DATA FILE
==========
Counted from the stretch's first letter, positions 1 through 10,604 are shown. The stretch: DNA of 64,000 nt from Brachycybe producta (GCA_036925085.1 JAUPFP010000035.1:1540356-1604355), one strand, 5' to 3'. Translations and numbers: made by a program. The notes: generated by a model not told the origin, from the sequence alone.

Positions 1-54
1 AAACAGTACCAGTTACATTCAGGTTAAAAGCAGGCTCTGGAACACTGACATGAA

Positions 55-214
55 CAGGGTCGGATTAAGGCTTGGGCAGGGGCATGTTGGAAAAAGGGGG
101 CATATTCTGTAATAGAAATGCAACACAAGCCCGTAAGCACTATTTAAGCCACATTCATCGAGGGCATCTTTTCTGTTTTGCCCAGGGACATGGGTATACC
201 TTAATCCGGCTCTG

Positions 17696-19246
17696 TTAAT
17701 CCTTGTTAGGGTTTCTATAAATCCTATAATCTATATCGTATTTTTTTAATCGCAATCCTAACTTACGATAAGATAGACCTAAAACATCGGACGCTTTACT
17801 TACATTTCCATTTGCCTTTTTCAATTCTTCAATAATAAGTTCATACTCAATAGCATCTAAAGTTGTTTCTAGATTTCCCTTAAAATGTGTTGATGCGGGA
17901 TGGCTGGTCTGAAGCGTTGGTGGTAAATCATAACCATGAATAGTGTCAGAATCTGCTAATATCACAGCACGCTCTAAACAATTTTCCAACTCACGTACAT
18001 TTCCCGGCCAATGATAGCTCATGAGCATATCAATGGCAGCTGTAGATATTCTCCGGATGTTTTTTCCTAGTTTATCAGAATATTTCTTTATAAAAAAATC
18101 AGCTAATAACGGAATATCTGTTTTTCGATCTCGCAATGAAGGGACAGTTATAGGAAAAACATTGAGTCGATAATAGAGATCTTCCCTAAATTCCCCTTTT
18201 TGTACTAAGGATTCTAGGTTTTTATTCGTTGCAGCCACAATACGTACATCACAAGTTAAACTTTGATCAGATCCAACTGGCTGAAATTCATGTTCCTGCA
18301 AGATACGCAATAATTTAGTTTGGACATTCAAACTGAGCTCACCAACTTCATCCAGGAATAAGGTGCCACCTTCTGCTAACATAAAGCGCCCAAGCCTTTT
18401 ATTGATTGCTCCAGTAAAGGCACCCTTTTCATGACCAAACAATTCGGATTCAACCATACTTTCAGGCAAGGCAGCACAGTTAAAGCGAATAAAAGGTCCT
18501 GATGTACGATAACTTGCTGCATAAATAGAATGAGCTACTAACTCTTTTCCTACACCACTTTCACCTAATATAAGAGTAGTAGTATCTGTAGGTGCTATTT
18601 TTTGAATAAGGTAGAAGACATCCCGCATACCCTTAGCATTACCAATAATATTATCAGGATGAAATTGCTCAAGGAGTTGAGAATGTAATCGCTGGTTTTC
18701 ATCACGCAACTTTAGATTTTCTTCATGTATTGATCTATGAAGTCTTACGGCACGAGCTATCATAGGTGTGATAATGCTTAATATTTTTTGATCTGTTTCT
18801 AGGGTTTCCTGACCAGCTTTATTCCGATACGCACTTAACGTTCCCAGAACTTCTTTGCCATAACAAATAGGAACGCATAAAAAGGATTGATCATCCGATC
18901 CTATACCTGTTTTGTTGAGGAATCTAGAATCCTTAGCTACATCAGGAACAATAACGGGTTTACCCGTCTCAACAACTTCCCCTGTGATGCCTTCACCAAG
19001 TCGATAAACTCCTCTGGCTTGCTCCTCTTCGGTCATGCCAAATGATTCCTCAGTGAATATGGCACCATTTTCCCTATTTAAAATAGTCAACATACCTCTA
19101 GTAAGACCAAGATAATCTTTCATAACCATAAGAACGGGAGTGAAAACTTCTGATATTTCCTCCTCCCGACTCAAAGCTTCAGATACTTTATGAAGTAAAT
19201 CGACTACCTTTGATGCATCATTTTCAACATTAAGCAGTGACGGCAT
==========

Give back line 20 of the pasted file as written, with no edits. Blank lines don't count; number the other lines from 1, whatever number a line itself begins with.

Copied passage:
18701 ATCACGCAACTTTAGATTTTCTTCATGTATTGATCTATGAAGTCTTACGGCACGAGCTATCATAGGTGTGATAATGCTTAATATTTTTTGATCTGTTTCT